Heart Beat March 2019 Issue

In The News: March 2019

New Document May Help Smokers Quit

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Cigarette smoking is a major risk factor for cardiovascular disease (CVD) and death from CVD. In fact, nearly one-third of U.S. deaths attributed to cigarette smoking are due to CVD. Although most smokers attempt to quit multiple times before they are able to call it quits, many do not stop smoking until they have developed smoking-related complications. Quitting smoking reduces subsequent CV events and mortality, regardless of duration or intensity of smoking, comorbidities or age. Patients benefit even when they quit smoking after they have developed CVD. This provides a strong rationale for quitting-if only the best way to accomplish this were known. Physicians have had little guidance to use in counseling patients on the most effective strategies to stop smoking. The American College of Cardiology addressed this need with an Expert Consensus Decision Pathway on TobaccoCessation Treatment (Journal of the American College of Cardiology, Dec. 25, 2018). It summarizes recommendations for a comprehensive approach to treating tobacco dependence with a chronic disease management strategy, monitoring tobacco use over time and making repeated efforts to encourage and assist smokers to quit using tobacco. The document gives physicians the information they need to answer smokers' questions about therapies for overcoming nicotine withdrawal, while bolstering self-control over smoking. It also discusses barriers to implementing and sustaining smoking cessation treatment that should be recognized and addressed to help smokers overcome their addiction to tobacco.

Explaining Revascularization Risks in Heart Patients with Cancer

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Angioplasty and stenting (percutaneous coronary intervention, or PCI) is generally a safe revascularization procedure. But patients who have, or have had, cancer are at increased risk for complications. An article published ahead of print on Nov. 30, 2018, in the European Heart Journal spells out these complications and their associated cancers. The authors used data from the Nationwide Inpatient Sample to examine the association between four forms of cancer-lung, breast, colon and prostate-and in-hospital mortality and complications in more than 6.5 million PCI procedures performed in the U.S. from 2004 to 2014. They found that patients with active lung cancer had the poorest outcomes from PCI and the highest risk of in-hospital complications and mortality. Current colon cancer patients had an increased risk of complications in general and bleeding in particular. Patients with active prostate cancer were also at increased risk of bleeding. Metastatic cancer increased these risks four- or fivefold. At the other end of the spectrum, patients with active breast cancer had no increased risk over patients who did not have cancer, perhaps because they tended to be younger and healthier overall. These findings will help physicians ensure that cancer patients needing revascularization are appropriately treated, carefully watched for complications and not denied PCI inappropriately.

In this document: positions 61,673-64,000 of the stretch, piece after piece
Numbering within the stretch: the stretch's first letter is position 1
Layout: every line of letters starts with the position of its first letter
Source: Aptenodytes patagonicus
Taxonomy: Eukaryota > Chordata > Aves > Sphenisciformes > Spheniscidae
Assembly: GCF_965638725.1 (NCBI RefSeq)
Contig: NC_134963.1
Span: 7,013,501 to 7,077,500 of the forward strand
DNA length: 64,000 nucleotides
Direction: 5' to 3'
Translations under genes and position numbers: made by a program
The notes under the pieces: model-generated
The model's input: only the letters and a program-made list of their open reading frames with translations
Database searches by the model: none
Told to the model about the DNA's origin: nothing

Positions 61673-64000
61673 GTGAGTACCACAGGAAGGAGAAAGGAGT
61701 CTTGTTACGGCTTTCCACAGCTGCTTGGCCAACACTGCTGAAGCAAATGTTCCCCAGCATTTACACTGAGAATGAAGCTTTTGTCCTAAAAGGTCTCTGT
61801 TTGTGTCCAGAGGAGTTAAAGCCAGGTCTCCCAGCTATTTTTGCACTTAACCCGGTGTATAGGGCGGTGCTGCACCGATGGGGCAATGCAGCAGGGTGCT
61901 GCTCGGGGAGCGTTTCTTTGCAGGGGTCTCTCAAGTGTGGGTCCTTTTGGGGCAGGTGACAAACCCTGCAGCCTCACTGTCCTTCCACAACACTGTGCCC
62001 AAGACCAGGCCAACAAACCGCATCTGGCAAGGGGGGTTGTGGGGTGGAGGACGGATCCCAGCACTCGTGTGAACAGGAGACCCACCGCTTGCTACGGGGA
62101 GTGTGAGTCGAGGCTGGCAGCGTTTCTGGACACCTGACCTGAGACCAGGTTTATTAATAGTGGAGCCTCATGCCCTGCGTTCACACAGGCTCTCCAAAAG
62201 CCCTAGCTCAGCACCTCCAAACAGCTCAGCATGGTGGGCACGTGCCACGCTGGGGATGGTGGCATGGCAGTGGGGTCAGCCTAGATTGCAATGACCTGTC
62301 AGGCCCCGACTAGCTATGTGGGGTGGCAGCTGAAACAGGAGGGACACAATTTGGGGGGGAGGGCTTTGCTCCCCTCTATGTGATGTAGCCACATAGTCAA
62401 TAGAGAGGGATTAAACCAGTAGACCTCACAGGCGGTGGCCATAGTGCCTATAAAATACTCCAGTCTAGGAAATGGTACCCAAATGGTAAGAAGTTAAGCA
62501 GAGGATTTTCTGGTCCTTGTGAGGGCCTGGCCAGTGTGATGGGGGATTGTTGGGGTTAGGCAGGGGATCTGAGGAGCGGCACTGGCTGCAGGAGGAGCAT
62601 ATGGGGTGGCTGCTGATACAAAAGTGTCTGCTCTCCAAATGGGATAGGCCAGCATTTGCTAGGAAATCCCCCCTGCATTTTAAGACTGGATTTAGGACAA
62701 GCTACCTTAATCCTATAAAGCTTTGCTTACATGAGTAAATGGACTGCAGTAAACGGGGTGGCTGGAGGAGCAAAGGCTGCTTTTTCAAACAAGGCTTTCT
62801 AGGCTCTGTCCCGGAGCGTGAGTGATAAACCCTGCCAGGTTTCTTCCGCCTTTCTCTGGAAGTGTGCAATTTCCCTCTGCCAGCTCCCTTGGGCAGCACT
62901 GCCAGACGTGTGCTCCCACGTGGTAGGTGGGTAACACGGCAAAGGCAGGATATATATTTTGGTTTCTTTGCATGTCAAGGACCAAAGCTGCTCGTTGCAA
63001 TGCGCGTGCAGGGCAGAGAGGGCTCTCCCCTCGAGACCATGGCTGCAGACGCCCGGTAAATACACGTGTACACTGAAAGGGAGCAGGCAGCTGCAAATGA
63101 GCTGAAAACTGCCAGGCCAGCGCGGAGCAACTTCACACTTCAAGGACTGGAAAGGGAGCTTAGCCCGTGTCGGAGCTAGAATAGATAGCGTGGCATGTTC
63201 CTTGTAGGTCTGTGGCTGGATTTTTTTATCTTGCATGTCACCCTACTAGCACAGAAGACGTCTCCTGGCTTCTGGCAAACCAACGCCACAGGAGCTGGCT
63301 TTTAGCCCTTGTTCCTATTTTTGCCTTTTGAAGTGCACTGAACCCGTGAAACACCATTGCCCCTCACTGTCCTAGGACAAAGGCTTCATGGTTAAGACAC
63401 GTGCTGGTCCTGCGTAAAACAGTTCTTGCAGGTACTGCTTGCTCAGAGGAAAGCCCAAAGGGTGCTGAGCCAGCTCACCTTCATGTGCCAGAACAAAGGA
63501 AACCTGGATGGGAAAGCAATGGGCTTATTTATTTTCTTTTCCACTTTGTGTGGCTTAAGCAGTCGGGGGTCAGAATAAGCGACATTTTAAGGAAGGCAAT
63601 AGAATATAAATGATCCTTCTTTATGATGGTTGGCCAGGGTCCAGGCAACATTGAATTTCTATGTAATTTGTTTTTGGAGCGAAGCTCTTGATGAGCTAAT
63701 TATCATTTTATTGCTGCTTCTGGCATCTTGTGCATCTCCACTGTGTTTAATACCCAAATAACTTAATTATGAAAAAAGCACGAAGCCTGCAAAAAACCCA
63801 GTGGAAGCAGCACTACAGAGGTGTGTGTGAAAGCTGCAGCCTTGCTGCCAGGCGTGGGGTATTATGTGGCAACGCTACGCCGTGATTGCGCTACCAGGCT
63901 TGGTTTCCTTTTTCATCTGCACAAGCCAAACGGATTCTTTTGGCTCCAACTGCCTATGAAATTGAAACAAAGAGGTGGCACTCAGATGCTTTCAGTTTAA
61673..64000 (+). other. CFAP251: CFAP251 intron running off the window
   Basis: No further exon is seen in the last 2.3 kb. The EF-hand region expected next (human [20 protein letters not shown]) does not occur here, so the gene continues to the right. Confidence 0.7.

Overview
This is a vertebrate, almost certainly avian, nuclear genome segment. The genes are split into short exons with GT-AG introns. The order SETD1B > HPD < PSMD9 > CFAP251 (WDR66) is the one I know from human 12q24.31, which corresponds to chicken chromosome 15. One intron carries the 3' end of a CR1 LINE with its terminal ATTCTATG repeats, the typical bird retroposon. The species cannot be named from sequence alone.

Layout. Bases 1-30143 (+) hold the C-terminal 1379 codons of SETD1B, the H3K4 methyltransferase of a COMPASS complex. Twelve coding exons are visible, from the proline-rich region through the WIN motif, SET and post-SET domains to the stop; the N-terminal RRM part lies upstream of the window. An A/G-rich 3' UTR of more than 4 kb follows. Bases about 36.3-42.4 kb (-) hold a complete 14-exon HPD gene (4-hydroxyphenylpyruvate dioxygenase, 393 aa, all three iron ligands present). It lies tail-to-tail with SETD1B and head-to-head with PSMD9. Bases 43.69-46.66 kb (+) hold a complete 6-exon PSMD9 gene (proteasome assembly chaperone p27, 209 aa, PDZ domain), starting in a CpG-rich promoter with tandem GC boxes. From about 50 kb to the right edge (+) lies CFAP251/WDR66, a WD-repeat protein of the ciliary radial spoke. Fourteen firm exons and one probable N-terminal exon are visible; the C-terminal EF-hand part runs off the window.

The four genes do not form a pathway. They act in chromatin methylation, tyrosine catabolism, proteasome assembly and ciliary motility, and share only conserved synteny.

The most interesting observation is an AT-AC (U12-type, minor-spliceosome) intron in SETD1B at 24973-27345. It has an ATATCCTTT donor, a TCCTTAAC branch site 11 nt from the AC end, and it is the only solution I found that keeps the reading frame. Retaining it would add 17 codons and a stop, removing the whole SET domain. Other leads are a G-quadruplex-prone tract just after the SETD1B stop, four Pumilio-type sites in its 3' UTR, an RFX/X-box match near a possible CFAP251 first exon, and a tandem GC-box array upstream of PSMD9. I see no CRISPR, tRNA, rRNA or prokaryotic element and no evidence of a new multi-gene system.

Men Continue Taking Testosterone Despite Known Heart Dangers

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Supplemental testosterone use by men with age-related testosterone deficiency may increase the risk of heart attack and stroke without improving symptoms. Despite these dangers, a study published online Dec. 28, 2018, in JAMA Internal Medicine found that men with coronary artery disease (CAD) continue to use testosterone "off label"-that is, in an unapproved fashion. A group of researchers examined Medicare data on millions of U.S. men ages 50 and older (average age 71.2) from 2007 to 2016 and compared testosterone prescriptions written for on-label and off-label use. They found these prescriptions reached a high in 2013 when written for 3.2 percent of men who received a CAD diagnosis that year and 2.4 percent of those who did not have CAD. Regional variations ranged from 0.5 percent to 7.0 percent. Despite elevated cardiovascular risk without proven benefit, testosterone prescriptions cost Medicare $108 million in 2017, a figure that rose to $402 million in2016.

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